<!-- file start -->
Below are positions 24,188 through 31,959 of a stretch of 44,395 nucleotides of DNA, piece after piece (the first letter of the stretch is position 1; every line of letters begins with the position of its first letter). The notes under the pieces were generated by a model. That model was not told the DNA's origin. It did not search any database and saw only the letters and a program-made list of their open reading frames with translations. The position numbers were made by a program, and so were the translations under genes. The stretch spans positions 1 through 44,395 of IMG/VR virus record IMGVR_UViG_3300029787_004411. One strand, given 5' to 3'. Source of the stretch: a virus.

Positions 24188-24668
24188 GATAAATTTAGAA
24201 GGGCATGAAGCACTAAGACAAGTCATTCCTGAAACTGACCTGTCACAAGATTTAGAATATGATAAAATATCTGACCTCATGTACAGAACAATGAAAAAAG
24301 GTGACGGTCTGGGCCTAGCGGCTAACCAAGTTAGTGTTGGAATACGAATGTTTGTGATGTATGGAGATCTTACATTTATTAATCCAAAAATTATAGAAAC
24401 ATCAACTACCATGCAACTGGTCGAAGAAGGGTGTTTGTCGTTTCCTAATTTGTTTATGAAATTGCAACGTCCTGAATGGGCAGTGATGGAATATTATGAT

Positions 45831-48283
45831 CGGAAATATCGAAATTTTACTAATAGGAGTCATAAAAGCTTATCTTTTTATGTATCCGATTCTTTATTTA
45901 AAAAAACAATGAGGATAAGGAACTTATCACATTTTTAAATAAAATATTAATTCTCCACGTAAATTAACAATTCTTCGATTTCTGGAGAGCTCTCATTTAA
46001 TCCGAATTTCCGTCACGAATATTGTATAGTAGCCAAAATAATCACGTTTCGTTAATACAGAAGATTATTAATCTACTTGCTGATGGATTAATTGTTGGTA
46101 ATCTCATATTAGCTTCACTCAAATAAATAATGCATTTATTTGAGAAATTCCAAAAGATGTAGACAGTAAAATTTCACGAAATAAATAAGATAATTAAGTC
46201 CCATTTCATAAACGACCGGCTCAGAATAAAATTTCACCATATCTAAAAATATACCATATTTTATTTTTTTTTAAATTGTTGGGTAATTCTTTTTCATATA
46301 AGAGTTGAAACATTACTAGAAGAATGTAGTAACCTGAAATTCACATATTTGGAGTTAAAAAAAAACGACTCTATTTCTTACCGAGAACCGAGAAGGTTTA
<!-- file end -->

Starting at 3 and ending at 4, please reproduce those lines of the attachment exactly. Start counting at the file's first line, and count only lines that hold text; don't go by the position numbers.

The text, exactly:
24188 GATAAATTTAGAA
24201 GGGCATGAAGCACTAAGACAAGTCATTCCTGAAACTGACCTGTCACAAGATTTAGAATATGATAAAATATCTGACCTCATGTACAGAACAATGAAAAAAG